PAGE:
2. @ChinoF
          You say “Any attempt to apply it always devolves into violence” as if there are any evidence that that’s the truth. But logically you cannot use the word “any” and “always” in that context. And Marx and Engels did not envisioned that itself would become despotic. Meaning that you are biased and tendentious, and therefore you and your article should not be acknowledged as correct and accurate.
          When you say liberalism ideas then what exactly do you mean? Deregulation? Free market?

        3. Whatever Marx and Engels intended, reality never followed it. It instead led to millions of deaths.
          Classical liberalism, mostly free market, Reason TV calls it decentralization.

        4. @ChinoF
          You must realize that free market does not decentralize things. Its the opposite. Free market is centralization, since each and every study shows that it will be more monopolized. Dont you know the game Monopoly?

        5. @ChinoF
          The reason for the millions of death is because of Stalins interpretation of Marx and Engels ideology. And not because of the ideology.

      2. I’ve been following James Lindsey lately and he gives a lot of mojo for writing. He says that if you try to follow the ideology itself, it will automatically lead to violence. What is revolution in the context of the mid-1800s but violent overthrow? Lindsey also connected it to Jean Jacques Rousseau, whose social contract led to the French Revolution. I doubt you can really defend Marxist thought as not intending violence.

        1. I could add this: what I see as the role of government is not to tell people what to do. For example, they tell you, you should work in this job, not that, or you will get punished. Telling you what your taste should be, what music you should listen to, etc. Punishing you if you don’t embrace “sustainable practices.” It should be more of protecting personal security, such as letting people decide what they want to do. Making sure you don’t get raped, killed, mauled or threatened. That for me will protect a free market, not only of economics but of ideas, and it allows for decentralization to work.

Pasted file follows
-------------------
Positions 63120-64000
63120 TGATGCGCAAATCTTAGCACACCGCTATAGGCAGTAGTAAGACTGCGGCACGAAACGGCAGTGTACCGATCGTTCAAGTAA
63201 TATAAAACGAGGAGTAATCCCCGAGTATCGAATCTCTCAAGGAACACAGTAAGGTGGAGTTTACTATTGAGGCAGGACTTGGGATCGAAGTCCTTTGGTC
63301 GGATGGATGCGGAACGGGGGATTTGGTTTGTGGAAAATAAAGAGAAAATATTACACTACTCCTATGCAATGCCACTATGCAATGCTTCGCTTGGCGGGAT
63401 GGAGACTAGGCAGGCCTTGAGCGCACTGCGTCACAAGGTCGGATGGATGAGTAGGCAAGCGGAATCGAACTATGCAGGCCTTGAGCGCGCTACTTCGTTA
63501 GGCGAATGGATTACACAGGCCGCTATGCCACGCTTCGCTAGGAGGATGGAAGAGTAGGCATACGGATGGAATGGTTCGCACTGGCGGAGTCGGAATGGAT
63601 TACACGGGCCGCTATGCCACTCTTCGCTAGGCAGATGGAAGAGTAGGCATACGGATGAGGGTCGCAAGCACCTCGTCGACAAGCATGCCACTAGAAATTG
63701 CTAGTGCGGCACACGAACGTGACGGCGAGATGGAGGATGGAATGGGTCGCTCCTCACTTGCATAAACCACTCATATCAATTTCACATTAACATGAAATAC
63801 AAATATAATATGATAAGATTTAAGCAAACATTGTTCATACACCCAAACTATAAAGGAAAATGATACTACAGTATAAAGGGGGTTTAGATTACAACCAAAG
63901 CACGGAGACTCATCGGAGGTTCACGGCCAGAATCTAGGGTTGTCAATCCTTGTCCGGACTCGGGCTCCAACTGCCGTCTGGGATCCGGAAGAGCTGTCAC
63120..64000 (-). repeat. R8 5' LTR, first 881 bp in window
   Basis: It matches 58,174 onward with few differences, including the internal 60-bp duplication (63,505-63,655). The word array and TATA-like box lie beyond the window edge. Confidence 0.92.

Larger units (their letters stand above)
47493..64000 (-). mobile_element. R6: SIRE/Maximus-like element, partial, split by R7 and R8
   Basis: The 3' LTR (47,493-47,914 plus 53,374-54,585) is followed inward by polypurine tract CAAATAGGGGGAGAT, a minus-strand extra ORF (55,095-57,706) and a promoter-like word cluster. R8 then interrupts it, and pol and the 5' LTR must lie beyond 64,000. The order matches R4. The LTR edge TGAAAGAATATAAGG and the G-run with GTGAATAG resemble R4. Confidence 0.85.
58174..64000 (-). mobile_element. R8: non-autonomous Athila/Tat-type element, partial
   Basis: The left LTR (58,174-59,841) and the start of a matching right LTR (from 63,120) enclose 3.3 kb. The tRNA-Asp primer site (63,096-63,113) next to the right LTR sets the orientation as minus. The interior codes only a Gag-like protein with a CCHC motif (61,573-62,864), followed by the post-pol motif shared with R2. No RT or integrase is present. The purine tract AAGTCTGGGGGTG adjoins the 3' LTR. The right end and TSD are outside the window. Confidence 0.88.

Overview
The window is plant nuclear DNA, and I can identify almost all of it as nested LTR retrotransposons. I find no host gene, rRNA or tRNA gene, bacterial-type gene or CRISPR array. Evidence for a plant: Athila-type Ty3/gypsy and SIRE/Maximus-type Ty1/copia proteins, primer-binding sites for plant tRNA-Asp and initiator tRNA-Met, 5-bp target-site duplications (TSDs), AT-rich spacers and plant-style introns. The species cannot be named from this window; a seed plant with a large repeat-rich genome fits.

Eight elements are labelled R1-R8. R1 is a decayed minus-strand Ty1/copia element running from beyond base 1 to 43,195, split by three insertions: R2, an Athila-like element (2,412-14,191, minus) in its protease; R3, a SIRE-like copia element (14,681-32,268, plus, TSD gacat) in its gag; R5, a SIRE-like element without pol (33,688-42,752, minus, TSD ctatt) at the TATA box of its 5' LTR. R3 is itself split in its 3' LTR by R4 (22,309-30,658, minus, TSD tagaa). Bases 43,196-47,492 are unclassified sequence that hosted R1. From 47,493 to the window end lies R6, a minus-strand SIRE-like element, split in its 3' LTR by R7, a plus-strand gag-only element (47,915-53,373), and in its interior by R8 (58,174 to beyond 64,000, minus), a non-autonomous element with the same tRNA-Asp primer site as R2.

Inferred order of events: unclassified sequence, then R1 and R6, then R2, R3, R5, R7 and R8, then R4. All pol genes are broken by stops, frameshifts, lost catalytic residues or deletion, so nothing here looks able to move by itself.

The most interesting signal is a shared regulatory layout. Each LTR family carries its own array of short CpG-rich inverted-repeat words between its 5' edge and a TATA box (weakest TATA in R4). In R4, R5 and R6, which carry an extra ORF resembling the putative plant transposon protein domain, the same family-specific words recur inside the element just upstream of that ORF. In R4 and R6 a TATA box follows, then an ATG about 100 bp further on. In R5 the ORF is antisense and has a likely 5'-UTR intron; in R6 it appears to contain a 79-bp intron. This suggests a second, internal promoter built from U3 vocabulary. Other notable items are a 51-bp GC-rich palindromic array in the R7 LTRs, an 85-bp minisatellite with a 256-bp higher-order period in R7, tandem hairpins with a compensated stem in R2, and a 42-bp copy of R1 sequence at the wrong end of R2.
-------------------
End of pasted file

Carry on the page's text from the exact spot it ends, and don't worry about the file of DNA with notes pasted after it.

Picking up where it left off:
2. @ChinoF
          What is his arguments that it will automatically lead to violence?

          And can you give me a link to where he says that, please?

        3. I have linked to it before in my Hegel article, but I will link again to a document that sums up his talks on the subject. The talks tend to be 3 hours long each at times. The videos themselves are on New Discourses on Youtube.

          I also found a paper titled Marxism in Theory, Violence in Practice, it mentions “he inherent violence within Marxist theory itself. Especially the exact same genocidal goal between Marxism and Nazism…” Sorry if it’s a for-pay thing.

          Stephen Hicks cites some quotes by Marx et al that apparently approve of murdering people. Look at the comments too.

          An article from the Western Standard saying that Marxism is inherently violent

  2. Lol at ideologues being violent as a concept…

    This whole article is flawed.

    There is a big problem on this site of using one example as the go to case lol.

    It would be like saying Aquino (the son) was a terrible president so Marcos (the son) will be a terrible president (he hasn’t been good so far lol).

    Funny how this site no longer writes about current events, but loved to write about current events in the past.

    To get back to the original point, there is nothing wrong with ideologues. There are many things wrong with power. When people have power it often times corrupts them and they don’t have the ability to think rationally.

    This is one of the main reasons in the present day political world power should be taken out of the individuals hand.

    1. There are many things wrong with power, you say. I agree.

      But when you say power should be taken out of the individual’s hand, that would mean it should be concentrated in a few. So what does that lead to… when people have power (over others, that’s what it means) it often corrupts them. So the individuals are abused by the few who took power away from them. Individuals should continue to have power against the collective that can also be abusive.

      I write about this stuff, the past, because I think we have not yet learned the right lessons from it.

      Oh wait, what I wrote on Critical Race Theory is a current event.

      Also:
      “It would be like saying Aquino (the son) was a terrible president so Marcos (the son) will be a terrible president (he hasn’t been good so far lol).”
      It is all the same whether the Philippines is ruled by a Marcos or an Aquino Filipinos reportedly say